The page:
Nuclear transfer commonly represented to as cloning that involves the insertion of donor nuclei took from either differentiated adult cells or stem cells into enucleated egg. The enucleated oocyte becomes the host for a nucleus that is transplanted from another cell, such as a skin cell. In this manner of reprogramming future development in which the enucleated oocytes are then transferred to a foster mother for maintenance of gestation or used to generate embryonic stem cells with a genetic match to the nucleus donor for therapeutic cloning. The first mammalian nuclear transfer experiments were demonstrated in mice in early 1980s (Hoppe, and Illmensee, 1982), (McGrath and Solter, 1983). The application of Somatic cell nuclear transfer or cloning techniques may have a great potential to get higher number of offsprings from a single female (Bondioli etal., 1990). Meanwhile the famous cloned sheep “Dolly” was born (Wilmut et al., 1997). Somatic cell nuclear transfer technology has become another methodology available for the production of transgenic animals.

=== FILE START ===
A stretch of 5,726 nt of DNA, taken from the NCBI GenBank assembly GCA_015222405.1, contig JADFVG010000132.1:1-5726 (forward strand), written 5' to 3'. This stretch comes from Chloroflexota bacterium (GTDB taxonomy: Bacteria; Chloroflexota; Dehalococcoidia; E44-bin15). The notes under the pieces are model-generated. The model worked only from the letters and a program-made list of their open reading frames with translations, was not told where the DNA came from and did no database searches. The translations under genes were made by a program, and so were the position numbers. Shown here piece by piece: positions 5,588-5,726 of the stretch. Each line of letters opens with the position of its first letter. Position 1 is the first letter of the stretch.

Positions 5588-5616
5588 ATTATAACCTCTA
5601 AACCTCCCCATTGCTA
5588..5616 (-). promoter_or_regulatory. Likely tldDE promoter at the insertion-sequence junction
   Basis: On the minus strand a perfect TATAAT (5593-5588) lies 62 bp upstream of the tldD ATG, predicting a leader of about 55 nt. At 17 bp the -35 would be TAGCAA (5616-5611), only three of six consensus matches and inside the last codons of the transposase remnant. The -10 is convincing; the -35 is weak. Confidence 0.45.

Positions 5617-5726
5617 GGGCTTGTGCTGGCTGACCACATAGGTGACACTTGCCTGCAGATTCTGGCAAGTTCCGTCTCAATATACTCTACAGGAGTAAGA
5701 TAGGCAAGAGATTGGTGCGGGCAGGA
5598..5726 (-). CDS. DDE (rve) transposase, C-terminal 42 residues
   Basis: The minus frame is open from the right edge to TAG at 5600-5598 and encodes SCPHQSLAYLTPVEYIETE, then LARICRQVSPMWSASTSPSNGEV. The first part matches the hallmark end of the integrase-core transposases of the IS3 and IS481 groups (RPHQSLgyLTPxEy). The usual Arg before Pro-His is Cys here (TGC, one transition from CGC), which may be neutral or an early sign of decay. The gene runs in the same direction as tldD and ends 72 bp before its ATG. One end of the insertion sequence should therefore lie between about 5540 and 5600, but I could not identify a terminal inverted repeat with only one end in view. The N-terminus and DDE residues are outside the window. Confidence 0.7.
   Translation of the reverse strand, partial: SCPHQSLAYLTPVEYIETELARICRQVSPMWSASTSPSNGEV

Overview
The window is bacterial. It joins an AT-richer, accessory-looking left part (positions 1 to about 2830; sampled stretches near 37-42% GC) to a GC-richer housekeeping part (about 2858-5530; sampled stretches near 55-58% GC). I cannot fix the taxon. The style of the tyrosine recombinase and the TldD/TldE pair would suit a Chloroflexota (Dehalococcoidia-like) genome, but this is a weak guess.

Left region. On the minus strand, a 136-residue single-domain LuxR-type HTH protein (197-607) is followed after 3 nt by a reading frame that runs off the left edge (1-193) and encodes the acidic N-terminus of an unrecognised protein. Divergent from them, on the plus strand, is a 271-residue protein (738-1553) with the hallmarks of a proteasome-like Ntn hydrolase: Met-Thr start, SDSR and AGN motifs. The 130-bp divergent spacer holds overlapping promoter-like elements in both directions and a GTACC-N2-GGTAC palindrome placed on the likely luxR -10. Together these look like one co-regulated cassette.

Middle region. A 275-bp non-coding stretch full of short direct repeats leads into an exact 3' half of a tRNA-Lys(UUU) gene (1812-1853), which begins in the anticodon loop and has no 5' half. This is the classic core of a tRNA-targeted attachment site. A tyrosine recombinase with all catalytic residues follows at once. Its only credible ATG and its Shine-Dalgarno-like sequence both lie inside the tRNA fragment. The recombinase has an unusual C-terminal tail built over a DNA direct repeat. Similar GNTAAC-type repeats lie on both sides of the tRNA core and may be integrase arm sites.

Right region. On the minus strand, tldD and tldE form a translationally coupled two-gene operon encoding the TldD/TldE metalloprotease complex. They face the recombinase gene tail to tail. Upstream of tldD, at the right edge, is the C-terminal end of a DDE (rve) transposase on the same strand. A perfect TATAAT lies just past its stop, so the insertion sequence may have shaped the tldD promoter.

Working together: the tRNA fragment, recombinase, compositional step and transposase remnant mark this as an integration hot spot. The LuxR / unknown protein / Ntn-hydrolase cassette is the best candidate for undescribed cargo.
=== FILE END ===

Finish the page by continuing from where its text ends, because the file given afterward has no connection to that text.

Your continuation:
Cloning by nuclear transfer from adult somatic cells is a outstanding manifestation of developmental manipulability of the oocyt by placing nucleues in the cytoplasm that can alter the chromatin structure and control the development of oocyte. In SCNT, all of the donor cell's genetic information is not transferred, as the donor cell’s left behind its own mitochondrial DNA in the original cell. The resultant hybrid cells utilize the mitochondrial structures of the egg in which it inoculated in. as a result the cloned sheep Dolly(Campbell et al., 1996) that are born from SCNT are not absolute duplicates of the donor of the nucleus. Yet it has a great benefit in transgenesis, rescuing endanger animal and gene therapy.